Ariana Grande was forced to cancel two shows in Florida recently, for a very unusual reason.

It turns out the 25 year-old singer had an unexpected allergic reaction – to tomatoes.

“Update: we discovered … that … i had an unfortunate allergic reaction to tomatoes and my throat pretty much closed. still feels like i’m swallowing a cactus but slowly making progress!” she told fans via Instagram.

While we keep hearing about kids and their food allergies, the truth is, you can also develop such allergies when you’re an adult.

What the…?

Yep, it’s true. And it’s not that uncommon, either.

According to research, nearly half of all food-allergic adults had at least one adult-onset food allergy.

So, even if you could eat everything when you were a kid, doesn’t mean it’s necessarily going to be smooth sailing from there on in. Damn.

How do I know if I’m having an allergic reaction to food?

Allergic reactions to food usually develop soon after eating.

It can occur within a few minutes, or can take up to a couple of hours for symptoms to develop.

Those symptoms can include a tingling or itching sensation in the mouth, with or without swelling of the lips, tongue, face or throat.

You may also break out into hives (a rash), eczema or feel itchy.

An allergic reaction can also cause you to find it difficult to breathe and you may develop wheezing, or nasal congestion.

You may feel nauseous, start vomiting, feel dizzy or lightheaded, develop a stomachache, or even faint.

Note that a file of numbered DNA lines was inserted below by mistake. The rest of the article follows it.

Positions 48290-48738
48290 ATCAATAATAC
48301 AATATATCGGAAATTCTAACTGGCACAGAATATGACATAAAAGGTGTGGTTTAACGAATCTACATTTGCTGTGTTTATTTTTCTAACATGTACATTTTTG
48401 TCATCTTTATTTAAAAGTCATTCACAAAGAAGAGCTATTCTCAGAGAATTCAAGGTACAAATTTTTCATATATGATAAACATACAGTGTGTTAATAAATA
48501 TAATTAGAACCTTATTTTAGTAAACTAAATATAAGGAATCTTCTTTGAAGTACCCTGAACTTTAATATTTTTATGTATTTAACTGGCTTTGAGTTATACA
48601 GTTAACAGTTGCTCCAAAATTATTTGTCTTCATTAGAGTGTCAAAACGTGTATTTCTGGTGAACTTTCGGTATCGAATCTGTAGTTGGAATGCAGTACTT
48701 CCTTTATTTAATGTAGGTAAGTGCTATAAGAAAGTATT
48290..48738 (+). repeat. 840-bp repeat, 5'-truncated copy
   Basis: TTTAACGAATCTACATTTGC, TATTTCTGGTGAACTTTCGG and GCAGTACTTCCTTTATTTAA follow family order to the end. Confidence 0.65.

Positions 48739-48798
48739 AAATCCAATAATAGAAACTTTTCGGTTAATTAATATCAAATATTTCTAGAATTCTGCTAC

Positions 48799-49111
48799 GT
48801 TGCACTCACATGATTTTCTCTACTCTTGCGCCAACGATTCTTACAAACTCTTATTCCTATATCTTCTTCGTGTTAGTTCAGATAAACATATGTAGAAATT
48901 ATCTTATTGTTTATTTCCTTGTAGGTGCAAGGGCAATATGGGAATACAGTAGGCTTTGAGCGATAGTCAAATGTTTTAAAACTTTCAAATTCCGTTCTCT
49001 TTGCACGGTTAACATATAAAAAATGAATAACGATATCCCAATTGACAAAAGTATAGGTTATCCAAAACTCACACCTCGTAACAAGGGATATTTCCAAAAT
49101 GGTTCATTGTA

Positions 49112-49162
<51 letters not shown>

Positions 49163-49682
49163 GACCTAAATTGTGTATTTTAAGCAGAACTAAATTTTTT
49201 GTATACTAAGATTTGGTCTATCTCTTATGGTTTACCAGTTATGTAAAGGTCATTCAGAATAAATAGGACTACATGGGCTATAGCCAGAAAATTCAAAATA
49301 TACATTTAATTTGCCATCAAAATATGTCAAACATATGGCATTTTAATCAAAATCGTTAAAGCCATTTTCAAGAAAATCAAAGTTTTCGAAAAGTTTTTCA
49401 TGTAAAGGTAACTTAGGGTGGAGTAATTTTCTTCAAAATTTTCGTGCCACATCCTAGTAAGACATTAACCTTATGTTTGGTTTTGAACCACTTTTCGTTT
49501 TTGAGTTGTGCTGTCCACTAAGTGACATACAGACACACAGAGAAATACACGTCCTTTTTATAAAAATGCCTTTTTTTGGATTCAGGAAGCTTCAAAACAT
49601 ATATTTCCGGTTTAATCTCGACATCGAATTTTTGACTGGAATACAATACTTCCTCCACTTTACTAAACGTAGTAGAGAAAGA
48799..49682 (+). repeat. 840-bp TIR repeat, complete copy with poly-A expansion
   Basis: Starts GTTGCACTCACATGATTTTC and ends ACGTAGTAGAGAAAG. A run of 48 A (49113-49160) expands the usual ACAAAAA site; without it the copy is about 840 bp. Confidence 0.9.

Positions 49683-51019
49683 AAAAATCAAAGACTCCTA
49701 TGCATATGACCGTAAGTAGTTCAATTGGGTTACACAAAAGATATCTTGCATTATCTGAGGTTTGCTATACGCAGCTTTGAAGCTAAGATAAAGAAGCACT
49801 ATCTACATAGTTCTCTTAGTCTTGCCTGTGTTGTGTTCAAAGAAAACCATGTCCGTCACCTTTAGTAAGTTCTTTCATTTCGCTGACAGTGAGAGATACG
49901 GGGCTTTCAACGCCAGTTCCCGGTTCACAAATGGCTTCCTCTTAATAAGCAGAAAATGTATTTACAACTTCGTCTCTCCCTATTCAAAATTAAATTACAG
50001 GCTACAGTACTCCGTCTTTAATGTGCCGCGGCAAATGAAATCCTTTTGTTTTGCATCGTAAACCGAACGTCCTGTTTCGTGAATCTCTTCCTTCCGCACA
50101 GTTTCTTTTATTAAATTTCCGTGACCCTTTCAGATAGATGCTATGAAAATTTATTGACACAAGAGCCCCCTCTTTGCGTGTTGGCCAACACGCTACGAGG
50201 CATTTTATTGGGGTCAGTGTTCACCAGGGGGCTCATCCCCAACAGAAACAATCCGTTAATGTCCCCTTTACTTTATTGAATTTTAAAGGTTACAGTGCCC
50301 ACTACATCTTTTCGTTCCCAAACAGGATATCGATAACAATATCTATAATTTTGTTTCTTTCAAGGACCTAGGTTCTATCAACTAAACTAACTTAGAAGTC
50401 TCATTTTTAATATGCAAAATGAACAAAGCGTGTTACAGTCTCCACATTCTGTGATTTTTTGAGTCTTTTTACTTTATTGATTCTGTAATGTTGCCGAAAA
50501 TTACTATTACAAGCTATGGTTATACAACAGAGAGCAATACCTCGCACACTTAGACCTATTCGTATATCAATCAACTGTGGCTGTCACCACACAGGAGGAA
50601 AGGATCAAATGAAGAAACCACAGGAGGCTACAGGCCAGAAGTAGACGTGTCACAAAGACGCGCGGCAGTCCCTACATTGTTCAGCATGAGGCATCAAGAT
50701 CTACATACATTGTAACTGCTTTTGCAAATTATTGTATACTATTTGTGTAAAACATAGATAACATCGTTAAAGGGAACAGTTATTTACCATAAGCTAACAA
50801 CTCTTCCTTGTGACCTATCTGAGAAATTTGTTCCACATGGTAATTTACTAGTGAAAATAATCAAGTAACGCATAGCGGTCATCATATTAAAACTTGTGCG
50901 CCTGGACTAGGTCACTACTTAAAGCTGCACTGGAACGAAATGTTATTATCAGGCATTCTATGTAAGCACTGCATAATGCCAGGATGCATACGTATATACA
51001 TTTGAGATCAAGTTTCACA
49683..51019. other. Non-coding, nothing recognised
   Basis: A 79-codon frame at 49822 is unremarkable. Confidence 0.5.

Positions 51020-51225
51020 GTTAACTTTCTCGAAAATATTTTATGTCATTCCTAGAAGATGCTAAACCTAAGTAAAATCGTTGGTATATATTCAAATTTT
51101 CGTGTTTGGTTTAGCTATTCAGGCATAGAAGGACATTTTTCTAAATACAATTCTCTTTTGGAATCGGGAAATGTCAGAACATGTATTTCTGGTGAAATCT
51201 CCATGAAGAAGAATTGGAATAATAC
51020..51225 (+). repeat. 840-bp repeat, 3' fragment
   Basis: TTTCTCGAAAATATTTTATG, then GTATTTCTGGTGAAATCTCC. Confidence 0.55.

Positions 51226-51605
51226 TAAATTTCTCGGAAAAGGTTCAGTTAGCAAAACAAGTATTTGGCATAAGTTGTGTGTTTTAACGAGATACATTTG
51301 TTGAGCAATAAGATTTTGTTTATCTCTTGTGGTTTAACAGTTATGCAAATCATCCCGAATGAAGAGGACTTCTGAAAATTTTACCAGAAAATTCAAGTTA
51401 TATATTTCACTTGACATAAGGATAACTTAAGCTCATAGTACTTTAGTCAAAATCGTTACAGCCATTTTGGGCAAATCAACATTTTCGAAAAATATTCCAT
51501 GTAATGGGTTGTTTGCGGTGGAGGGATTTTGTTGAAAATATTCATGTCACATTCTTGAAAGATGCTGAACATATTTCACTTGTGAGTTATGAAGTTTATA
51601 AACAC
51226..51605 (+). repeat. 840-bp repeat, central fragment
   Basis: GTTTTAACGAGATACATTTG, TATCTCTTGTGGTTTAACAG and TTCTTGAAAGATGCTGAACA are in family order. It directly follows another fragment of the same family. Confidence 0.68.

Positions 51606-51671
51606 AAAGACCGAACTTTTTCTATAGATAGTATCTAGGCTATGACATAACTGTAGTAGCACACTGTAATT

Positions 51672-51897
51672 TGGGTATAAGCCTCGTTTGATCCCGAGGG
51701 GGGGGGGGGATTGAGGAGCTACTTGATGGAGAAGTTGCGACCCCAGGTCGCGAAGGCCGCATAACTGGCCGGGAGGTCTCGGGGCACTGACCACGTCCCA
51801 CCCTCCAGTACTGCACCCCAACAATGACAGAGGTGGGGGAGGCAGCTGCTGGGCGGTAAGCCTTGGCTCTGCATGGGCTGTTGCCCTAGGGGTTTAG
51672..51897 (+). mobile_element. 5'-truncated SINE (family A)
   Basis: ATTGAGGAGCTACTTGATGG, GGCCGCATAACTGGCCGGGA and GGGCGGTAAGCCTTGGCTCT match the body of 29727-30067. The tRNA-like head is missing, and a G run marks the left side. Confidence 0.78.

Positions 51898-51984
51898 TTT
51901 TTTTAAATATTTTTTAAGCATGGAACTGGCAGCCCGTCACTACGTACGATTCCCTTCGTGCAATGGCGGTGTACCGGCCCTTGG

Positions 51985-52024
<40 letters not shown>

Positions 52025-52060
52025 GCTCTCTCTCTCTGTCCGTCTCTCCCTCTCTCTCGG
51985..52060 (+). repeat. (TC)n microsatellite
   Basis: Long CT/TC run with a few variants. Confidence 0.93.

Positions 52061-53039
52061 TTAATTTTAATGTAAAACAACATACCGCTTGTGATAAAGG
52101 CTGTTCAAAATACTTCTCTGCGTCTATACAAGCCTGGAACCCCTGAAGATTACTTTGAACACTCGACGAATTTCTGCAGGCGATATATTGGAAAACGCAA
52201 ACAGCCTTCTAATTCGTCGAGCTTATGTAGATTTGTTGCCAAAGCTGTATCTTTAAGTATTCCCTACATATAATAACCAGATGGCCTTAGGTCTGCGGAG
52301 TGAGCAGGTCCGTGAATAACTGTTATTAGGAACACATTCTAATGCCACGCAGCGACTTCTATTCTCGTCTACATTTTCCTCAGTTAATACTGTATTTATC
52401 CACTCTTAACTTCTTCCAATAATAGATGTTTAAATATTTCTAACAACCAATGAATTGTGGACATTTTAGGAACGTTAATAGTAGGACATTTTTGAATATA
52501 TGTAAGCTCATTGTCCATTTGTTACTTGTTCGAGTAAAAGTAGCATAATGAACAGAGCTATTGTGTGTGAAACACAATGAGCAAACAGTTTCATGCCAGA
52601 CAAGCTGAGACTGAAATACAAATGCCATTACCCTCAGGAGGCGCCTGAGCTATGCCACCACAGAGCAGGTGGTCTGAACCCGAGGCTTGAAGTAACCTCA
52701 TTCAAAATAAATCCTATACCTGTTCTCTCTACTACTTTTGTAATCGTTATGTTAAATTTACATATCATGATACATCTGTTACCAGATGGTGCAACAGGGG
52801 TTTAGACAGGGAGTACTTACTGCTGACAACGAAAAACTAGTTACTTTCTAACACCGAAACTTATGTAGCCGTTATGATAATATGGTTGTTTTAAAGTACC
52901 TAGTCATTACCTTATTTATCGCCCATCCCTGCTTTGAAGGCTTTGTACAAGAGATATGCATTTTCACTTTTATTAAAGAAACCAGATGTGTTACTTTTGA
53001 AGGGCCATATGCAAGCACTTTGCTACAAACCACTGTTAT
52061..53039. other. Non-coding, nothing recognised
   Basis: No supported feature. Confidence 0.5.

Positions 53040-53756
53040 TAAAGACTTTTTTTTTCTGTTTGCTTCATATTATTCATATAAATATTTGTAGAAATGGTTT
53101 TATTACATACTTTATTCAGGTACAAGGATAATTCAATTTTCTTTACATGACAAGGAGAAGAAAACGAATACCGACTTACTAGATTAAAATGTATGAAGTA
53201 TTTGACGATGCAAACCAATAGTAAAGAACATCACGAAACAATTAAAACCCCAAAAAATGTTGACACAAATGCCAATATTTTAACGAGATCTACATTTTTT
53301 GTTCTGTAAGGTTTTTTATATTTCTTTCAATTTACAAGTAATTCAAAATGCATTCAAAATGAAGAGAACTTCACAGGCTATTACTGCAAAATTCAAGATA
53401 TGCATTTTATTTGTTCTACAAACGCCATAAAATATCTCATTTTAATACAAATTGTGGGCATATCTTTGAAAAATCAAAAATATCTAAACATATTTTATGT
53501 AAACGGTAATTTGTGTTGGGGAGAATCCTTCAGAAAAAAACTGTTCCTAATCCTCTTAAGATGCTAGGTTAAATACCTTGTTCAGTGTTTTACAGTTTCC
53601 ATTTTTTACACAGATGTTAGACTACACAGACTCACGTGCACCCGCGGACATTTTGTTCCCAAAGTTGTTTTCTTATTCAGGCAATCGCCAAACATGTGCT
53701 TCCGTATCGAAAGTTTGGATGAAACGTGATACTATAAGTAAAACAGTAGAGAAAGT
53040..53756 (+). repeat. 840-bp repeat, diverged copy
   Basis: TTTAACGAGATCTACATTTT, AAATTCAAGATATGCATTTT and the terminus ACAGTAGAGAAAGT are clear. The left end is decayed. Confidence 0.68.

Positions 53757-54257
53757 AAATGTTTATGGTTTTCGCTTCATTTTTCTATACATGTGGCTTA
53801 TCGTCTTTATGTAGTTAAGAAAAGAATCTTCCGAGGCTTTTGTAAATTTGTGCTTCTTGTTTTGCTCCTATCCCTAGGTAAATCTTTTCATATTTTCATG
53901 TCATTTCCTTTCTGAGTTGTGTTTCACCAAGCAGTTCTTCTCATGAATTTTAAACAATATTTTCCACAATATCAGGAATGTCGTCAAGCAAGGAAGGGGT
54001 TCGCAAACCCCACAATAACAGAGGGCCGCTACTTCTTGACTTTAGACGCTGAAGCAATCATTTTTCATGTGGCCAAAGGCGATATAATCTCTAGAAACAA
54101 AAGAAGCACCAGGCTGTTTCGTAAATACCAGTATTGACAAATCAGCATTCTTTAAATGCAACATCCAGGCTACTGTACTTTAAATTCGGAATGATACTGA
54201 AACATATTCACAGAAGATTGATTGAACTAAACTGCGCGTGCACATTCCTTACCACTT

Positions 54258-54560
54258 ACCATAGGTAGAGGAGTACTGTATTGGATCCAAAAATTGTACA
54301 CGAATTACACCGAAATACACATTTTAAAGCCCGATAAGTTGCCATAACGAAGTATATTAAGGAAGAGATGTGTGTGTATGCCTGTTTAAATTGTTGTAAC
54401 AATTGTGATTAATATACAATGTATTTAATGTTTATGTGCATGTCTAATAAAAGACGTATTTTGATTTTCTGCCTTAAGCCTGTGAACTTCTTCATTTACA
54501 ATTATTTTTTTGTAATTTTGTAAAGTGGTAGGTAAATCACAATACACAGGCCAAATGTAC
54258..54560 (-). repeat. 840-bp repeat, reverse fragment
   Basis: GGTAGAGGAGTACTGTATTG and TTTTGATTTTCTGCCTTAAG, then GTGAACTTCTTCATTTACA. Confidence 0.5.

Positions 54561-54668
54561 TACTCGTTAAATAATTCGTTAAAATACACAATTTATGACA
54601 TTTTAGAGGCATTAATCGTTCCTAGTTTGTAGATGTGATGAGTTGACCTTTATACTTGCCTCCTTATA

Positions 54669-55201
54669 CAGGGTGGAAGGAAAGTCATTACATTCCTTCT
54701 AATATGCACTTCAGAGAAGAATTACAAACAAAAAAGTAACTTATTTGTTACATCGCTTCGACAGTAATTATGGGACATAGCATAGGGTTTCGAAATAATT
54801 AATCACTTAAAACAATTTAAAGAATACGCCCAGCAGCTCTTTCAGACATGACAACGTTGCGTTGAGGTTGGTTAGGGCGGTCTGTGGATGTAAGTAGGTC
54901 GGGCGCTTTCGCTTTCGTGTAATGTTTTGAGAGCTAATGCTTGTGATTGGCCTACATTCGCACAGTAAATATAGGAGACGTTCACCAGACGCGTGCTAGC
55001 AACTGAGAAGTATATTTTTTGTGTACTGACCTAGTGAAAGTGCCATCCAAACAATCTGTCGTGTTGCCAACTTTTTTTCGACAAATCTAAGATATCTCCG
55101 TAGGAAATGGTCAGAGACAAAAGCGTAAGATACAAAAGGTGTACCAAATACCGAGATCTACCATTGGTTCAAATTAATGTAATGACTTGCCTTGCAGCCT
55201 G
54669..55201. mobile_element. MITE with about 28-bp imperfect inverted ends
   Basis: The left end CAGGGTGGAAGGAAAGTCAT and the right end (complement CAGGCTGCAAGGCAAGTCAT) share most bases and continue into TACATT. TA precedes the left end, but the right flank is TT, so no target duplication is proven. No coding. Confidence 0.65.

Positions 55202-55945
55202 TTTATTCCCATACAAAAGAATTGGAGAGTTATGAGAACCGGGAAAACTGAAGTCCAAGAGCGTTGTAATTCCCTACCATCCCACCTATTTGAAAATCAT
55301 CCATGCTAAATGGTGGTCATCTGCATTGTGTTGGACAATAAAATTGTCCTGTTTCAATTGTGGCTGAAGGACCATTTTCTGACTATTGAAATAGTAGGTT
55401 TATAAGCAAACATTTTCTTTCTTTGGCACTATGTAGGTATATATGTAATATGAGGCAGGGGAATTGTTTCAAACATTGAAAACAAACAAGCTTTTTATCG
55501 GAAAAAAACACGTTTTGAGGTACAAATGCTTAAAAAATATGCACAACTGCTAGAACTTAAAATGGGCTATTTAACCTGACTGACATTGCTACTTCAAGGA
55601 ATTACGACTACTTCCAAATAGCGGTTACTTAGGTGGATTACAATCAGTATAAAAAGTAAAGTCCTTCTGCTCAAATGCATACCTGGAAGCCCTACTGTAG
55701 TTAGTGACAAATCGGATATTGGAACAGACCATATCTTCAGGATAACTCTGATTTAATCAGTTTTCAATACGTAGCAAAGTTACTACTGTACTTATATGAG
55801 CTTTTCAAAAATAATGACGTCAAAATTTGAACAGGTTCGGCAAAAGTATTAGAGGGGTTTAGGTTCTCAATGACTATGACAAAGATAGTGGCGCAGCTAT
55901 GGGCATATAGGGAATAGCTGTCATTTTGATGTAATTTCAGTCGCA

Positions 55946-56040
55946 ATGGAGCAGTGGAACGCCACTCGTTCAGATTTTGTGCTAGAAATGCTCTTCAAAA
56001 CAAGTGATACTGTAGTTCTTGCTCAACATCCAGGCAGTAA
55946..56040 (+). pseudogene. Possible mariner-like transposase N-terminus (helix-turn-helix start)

Who’s most likely to get it?

Food allergies tend to be more common in people who have a family history of allergies, eczema, hives or hay fever.

Also, if you’re allergic to one food, you may be at increased risk of being allergic to another.

Having asthma also puts you at greater risk of having a food allergy.

Why do they happen?

When you eat a food you’re allergic to, your immune system mistakenly identifies it to be harmful. It then releases something called IgE antibodies in response.

So, next time you eat even a tiny bit of that food, in comes those IgE antibodies, and they signal your body to release chemicals including histamine into your blood.

Those chemicals cause those nasty allergic symptoms.

What should I do if I think I’m having an allergic reaction?

In the cases of mild allergy, medications such as antihistamines can help.

If you think you’re having a mild allergic reaction, it’s best to do what Ariana did, and see a doctor.

If you already know you have a food allergy, make sure you try to avoid eating that food by carefully reading labels.

Talk to your doctor about the best management plan for you.

Unfortunately, allergic reactions can be very serious, and may even be life-threatening.

A severe, life-threatening allergic reaction is known as anaphylaxis.

Symptoms of anaphylaxis can include feeling like your throat is closing over and that you’re struggling to breathe.

Your blood pressure can drop and your heart can race, and you can feel dizzy or lightheaded, and may lose consciousness.

If you think you’re having an anaphylactic reaction, you need urgent medical care.

As for Ariana, it seems like – from a health-perspective, at least – she’s recovering well from her allergic reaction.

But she is upset about something else.

As she wrote on her original post: “there is NOTHING MORE UNFAIR THAN AN ITALIAN WOMAN DEVELOPING AN ALLERGY TO TOMATOES IN HER MID TWENTIES”.